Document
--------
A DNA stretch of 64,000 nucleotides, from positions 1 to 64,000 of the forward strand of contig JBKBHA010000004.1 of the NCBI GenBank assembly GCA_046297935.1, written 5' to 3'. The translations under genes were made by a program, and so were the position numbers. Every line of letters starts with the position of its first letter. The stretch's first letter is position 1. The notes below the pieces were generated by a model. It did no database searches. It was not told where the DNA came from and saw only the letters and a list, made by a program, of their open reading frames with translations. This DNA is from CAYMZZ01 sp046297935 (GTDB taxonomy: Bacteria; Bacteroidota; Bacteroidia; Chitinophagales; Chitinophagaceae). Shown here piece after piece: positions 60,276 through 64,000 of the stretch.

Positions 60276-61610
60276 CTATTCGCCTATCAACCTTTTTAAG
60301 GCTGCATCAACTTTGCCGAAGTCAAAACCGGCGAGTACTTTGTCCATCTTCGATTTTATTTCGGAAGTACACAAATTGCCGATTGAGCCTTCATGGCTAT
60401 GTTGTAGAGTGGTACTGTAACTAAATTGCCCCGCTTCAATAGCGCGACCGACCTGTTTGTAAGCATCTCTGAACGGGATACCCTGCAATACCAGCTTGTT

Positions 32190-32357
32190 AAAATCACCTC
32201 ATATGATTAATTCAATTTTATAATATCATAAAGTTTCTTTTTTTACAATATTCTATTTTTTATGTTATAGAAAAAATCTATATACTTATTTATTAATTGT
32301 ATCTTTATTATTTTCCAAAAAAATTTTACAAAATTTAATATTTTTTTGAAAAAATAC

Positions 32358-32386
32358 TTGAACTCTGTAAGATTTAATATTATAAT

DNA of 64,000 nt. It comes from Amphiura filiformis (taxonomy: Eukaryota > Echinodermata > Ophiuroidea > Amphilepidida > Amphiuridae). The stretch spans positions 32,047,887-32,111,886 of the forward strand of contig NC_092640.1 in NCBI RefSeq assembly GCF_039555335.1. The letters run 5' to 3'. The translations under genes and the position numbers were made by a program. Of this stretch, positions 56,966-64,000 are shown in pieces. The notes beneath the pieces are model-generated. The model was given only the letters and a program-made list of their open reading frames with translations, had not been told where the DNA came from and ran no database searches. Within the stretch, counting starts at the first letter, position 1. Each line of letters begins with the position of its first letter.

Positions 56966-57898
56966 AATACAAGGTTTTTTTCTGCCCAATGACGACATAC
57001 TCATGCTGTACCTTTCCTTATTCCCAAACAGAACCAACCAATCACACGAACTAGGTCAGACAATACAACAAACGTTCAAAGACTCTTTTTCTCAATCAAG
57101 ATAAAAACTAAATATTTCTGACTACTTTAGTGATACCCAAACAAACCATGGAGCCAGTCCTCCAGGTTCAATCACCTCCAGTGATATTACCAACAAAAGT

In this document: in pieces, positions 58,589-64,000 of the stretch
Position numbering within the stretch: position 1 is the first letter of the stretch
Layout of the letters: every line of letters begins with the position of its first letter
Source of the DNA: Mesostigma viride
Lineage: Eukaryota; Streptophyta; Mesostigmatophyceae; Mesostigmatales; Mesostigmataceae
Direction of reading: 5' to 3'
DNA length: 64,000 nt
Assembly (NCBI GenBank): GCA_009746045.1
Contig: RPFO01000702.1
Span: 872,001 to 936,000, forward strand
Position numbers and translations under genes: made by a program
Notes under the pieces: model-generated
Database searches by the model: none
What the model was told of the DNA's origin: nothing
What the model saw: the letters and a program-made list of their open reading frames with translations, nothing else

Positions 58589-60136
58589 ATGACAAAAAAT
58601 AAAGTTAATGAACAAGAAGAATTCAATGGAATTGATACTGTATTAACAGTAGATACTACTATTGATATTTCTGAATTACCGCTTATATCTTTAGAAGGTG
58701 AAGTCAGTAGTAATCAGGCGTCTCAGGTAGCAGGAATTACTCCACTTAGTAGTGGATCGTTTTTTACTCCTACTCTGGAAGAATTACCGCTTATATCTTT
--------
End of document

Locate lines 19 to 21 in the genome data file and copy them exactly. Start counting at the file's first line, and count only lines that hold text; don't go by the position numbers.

Layout of the letters: every line of letters begins with the position of its first letter
Source of the DNA: Mesostigma viride
Lineage: Eukaryota; Streptophyta; Mesostigmatophyceae; Mesostigmatales; Mesostigmataceae